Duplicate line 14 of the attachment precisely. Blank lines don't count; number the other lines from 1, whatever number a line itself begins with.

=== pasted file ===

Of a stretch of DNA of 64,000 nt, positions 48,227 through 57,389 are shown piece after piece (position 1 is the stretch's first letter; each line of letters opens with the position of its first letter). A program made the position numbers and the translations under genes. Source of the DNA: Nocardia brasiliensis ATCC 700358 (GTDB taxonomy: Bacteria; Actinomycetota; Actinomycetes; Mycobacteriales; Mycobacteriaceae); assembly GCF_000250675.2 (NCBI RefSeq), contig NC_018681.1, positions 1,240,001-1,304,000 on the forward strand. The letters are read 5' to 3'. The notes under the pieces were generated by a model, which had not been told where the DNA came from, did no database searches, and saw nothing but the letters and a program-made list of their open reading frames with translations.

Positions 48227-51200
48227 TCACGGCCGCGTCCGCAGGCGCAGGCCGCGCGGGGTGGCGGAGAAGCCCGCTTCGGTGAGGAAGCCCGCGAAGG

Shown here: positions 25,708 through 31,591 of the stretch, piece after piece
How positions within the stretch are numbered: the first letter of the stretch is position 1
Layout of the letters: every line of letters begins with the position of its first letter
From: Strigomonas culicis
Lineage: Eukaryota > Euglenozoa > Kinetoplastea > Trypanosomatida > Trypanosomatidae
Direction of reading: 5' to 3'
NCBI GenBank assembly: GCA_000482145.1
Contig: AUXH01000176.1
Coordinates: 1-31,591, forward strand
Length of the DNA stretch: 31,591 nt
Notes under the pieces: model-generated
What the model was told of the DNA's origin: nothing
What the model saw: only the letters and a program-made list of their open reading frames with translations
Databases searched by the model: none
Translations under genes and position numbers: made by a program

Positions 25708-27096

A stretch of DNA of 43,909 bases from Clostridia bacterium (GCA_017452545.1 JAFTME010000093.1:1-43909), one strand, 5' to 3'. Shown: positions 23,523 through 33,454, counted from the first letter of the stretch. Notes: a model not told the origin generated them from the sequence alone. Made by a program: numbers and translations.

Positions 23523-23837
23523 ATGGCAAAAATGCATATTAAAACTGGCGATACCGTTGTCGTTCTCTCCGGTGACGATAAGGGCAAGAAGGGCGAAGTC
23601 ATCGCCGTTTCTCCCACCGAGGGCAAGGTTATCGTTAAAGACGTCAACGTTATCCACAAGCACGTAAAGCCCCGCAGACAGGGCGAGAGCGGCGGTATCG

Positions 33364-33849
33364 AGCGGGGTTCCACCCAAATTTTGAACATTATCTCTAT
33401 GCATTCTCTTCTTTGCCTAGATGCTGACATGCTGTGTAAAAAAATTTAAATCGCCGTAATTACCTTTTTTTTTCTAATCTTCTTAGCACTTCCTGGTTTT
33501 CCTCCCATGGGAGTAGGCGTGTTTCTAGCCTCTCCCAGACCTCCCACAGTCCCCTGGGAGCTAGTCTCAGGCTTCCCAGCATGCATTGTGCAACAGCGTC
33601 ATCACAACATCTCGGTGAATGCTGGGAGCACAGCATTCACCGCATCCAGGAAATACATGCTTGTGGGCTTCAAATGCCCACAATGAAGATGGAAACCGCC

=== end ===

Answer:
Notes under the pieces: model-generated